OOM #19 – Jacob’s Ladder (1990)

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Let’s continue with the October Overlook Madness, as this day we tackle one of those movies that I’ve been wanting to see practically since my cinephilia started. This is a movie from my list of horror films, continuing from yesterday’s film that was also released in 1990, that I’ve yet to see because the Cinemassacre’s Monster Madness decided to tackle ‘Saw’ (2004), which I like quite a bit and I’ve seen at least twice, and the video discussion makes a great case for it, so you can watch it here. So, for all of you I’ll get to this movie that maybe has inspired a lot of the things that I like in this world. Now, how much will I actually like it? Let’s see.

This is all that I expected to see, but a little less horrific than what I initially wanted. While much more grounded on a certain “reality”, at least that is the reality of the mind, this movie is impressive in its design, cinematography, editing and even acting and screenwriting. It’s one of those films that are so unique that it can’t possibly be compared to anything that predates it, and only can be held against the influences that it had in the media. When this was released it was almost universally panned, and it had no immediate repercussion, but with time its presence would start to permeate everything, from books to videogames to modern popular culture. I’m explicitly talking about how much elements from this film ended up in what is maybe among my favorite narrative and art experiences of all time: the Silent Hill series of videogames, and particularly, the first game Silent Hill, released in 1999, nine years after and nine years of accumulated experiences of bizarre elements that brought on what is still my favorite horror experience that I’ve ever had. I can’t remember being as scared as I was when playing the first game in my PlayStation, and I can’t help but feel warm inside when I see this movie and I see the elements that are beyond the pure automatic reference, it’s more like as if the movie was put in a blender, changed location, concept and context, and was poured on us as a frightening and personal experience.

All the elements are there: the search of a child (although in different ways), the doubt and limbo between life and death, the shaking heads from the monsters, the rusty ruins and places, the change of dimensions as a jump between realities that bring sense to the elements on the other side, scary doctors and nurses, disgusting bloody scenarios, the sense of dread and constant downward spiral of the character that can’t seem to ever win, the drugs that suddenly from the background jump to the foreground of the plot, the lighting and cinematography, the stairs and the thematic elements, as well as the monsters, the horrific monsters that suddenly come from nowhere to haunt our main characters. There’s even some elements about the ending that are mimicked, and thus it becomes something deeper and at the same time its own thing, as the foggy scenario of the videogame has become a aesthetic on its own right, as well as the mythos and the creatures that it originated, which at its own time where developed into a movie, ‘Silent Hill’ (2006), which I consider a masterpiece for reasons that we shall not discuss right now. With this movie, on the other hand, we see that while the horror and the dread is always present, this is above everything else a character piece, a film about Jacob Singer and his grief, his loss and his trauma after the Vietnam war.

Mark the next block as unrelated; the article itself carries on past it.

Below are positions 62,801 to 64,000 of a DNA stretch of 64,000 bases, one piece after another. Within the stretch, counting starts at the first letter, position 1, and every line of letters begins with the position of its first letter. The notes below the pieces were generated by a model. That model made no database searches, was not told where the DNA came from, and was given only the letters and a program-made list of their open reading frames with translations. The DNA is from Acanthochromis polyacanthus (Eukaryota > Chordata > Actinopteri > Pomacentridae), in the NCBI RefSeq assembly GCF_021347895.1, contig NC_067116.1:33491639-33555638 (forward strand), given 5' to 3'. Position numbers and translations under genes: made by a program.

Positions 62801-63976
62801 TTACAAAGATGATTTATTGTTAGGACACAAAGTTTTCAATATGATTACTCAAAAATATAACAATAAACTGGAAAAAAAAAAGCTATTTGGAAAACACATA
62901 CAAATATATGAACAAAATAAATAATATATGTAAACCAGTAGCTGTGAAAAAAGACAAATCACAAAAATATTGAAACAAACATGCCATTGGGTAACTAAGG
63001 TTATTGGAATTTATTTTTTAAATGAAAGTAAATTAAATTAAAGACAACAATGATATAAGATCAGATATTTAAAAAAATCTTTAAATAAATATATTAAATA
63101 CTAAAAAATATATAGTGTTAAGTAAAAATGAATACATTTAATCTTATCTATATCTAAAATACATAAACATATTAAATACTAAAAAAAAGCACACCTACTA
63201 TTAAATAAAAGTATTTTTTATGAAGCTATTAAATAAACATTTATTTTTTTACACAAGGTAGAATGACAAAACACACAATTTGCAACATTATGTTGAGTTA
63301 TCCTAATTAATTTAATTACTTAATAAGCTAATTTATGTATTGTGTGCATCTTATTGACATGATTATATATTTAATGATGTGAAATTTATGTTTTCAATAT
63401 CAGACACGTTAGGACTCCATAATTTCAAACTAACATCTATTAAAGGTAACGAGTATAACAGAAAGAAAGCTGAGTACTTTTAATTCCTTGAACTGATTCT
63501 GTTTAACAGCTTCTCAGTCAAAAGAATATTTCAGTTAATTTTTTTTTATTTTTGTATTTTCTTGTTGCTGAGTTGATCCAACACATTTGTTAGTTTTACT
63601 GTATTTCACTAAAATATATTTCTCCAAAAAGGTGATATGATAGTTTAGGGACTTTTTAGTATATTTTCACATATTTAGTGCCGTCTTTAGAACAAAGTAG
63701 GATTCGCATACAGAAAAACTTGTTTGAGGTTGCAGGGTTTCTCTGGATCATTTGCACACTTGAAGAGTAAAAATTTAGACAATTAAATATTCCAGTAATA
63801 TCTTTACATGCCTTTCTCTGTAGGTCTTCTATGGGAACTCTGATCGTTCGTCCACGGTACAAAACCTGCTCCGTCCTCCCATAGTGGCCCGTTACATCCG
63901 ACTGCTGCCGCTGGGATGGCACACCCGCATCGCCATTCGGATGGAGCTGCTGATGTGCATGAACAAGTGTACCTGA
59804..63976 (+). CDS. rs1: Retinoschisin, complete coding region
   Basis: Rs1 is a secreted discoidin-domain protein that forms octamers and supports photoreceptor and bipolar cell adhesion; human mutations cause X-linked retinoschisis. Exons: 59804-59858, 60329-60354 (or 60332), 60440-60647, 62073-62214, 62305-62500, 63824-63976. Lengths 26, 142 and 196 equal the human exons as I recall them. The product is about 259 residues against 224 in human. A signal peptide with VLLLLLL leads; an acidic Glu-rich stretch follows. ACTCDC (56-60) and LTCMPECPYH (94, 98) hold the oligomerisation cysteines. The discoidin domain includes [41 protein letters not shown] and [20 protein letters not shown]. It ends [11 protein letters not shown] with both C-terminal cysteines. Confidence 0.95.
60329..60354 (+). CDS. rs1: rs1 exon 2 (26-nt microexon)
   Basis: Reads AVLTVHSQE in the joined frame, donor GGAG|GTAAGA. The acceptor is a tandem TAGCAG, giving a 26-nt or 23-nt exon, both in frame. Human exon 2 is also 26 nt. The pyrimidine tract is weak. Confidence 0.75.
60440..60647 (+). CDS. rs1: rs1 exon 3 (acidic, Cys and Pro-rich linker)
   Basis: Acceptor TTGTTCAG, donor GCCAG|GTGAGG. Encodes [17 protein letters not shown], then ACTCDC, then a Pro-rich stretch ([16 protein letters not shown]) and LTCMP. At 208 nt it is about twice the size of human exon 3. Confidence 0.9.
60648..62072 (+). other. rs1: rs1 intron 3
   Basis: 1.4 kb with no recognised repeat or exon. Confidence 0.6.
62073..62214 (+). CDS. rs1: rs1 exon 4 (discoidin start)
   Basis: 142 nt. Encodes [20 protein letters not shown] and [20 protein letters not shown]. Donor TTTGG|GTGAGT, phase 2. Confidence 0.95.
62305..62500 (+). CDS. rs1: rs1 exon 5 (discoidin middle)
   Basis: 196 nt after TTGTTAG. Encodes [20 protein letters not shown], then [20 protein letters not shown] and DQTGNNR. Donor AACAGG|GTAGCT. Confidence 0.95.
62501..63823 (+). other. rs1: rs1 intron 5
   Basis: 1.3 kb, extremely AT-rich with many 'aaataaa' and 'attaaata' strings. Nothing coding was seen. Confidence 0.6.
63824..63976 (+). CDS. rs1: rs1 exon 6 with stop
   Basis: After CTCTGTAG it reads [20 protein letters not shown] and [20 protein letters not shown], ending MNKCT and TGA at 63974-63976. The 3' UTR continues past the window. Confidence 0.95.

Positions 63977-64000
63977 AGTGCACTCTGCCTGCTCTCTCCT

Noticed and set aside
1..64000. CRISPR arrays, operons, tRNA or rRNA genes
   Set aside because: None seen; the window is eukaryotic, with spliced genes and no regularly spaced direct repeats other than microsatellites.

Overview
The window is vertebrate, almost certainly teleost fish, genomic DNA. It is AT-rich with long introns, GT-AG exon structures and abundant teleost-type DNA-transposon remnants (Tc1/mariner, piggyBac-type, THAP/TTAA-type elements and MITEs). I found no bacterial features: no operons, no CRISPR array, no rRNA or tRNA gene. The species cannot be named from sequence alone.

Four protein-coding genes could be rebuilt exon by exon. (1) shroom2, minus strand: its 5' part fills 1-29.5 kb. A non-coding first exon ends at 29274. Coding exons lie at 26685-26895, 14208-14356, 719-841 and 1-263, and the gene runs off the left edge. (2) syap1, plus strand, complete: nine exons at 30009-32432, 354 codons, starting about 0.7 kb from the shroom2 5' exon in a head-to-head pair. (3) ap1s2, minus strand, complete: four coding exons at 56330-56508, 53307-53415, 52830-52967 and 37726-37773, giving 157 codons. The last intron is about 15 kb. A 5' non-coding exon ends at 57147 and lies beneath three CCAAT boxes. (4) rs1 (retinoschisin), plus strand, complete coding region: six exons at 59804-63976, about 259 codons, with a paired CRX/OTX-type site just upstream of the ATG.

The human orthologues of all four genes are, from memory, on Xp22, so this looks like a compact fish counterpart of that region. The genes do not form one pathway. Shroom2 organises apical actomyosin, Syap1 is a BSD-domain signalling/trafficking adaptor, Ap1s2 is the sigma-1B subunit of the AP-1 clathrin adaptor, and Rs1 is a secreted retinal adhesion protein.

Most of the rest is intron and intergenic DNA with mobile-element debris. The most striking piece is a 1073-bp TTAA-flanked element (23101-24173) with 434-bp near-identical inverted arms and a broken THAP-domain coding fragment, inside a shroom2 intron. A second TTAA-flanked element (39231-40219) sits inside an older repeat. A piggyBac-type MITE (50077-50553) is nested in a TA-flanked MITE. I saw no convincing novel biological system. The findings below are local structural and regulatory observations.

What’s left to say about this movie would consist the territory of spoilers for those that haven’t seen it, and I hate when I read something and suddenly someone drops an entire plot point that I would’ve love to discover by myself. But I can say that the structure of this film is weird, and honestly I haven’t seen something like it in quite some time, where the change from past to present and between dimensions or realities, isn’t announced, as its the natural continuation, and while that is confusing, it serves the purpose of not only confusing the viewer, as it also eases the transition and the connection of ideas between differing points of view. It’s a movie that I would love to watch again in the future to see how it plays out without any kind of previous knowledge, which in itself is impossible, but without the added weight of being the main influence on the thing that I love so much.

9/10

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One response to “OOM #19 – Jacob’s Ladder (1990)

  1. Who woulda thought Adrian Lyne would be capable of such a film? It really burrows in deep and gets under the skin in an insidious way. Loads of nightmarish imagery that stayed with me for days after I first saw it and still disturbs me after all these years. I also find the angle about Vietnam soldiers being experimented on with drugs while there to be endlessly fascinating and one that the film doesn’t delve to deeply but tantalizes you with – just enough to make you want to do your own legwork.

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